For the first time ever, the Esplanade will also be presenting a projection mapping installation at the Esplanade Courtyard. Titled Dancing with Light, watch as the centre comes alive through dance and multimedia with its first-ever projection mapping show to celebrate its 20th anniversary – appropriately enough opening on the Esplanade’s birthday – 12th October.
Meanwhile, visitors can also look forward to various exhibitions around the centre, including Lights On: The Story of Esplanade – Theatres on the Bay at the Esplanade Concourse. Combining soundbites (accessed via QR code), interviews, artefacts, photos and sketches of some of the cultural workers and artists who have journeyed with Esplanade, hear these first-hand accounts that trace the Esplanade’s history, from the 1980s when the idea for this arts centre was first conceived, to their hard-won opening in 2002, and on to the aspirations for the next chapter as they celebrate our 20th anniversary.
As part of the Esplanade’s PopLore programme, check out Home Grooves: A History of Singapore’s Live Music Venues at the Esplanade Concourse, paying tribute to the country’s iconic live music spaces from the 1960s to the present. Through archival photographs, interviews and physical memorabilia such as musical instruments, albums and costumes, the exhibition documents the evolution of the live music scene and its pivotal role in pop culture as well as the careers of notable bands and musicians.
At the Singtel Waterfront Theatre, visitors will get to see Wax and Wane, a sculptural mural Wax and Wane was created collaboratively by Antz, DEM, TraseOne, SPAZ and ZERO from the urban art collective RSCLS. Taking inspiration from the dynamic and ever-changing transitions of the moon cycle, the work is displayed on the facade wall of the theatre, and signals towards the expressions of movement, imagination and creative activities of Esplanade’s newest venue. Within the space itself, check out Bob Lee’s Building Dreams photography exhibition, which go behind-the-scenes to take a glimpse at the people who built the new theatre amidst the pandemic.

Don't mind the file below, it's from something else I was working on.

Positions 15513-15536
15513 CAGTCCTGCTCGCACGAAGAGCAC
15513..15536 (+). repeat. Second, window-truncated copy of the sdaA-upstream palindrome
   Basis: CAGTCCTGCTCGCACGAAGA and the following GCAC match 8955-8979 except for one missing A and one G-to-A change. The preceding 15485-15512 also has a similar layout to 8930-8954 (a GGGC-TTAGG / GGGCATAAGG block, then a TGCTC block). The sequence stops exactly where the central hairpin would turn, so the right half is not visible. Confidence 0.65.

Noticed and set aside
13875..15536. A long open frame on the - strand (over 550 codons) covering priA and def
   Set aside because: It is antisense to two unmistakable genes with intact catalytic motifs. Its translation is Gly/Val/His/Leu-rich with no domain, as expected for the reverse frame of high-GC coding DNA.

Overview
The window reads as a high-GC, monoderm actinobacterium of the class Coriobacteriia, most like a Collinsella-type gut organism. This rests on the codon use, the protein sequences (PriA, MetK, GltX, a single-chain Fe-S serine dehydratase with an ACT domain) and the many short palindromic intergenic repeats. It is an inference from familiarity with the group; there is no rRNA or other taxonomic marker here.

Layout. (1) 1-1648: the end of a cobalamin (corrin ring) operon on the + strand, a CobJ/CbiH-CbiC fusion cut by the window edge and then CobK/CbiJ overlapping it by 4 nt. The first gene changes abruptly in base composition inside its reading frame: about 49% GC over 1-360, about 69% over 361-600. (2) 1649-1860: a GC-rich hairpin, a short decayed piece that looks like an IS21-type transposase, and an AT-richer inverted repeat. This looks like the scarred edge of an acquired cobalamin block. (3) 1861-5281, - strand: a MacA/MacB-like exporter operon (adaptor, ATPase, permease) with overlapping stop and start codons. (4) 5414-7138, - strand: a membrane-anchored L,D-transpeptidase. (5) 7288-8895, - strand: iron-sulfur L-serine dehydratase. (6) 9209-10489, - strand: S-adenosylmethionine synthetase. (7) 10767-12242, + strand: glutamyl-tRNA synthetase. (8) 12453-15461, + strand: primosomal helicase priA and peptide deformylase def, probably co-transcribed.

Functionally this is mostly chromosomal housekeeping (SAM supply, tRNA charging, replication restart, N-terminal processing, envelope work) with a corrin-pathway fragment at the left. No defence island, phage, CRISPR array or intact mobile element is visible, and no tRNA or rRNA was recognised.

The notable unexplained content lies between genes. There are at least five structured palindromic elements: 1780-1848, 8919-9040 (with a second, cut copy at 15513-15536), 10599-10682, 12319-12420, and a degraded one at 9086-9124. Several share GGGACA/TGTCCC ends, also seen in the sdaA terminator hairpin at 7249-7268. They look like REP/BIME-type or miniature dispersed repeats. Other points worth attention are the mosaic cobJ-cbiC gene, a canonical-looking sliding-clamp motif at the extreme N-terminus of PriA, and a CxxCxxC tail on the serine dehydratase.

“In New Light’s commissions celebrate 20 years of artistry and collaborations that have made Esplanade a home for the arts, and the arts an integral part of Singapore’s cultural identity and diverse communities. In New Light also presents new works and a new venue,” says Yvonne. “In a world still experiencing the aftershocks of the pandemic and existential crises on ecological, technological and other fronts, these commissions hope to provide new lenses through which we can better question, heal, and ultimately, create our future.”
In New Light – A Season of Commissions runs from 13th October to 31st December 2022 at the Esplanade. Full programme and more information available here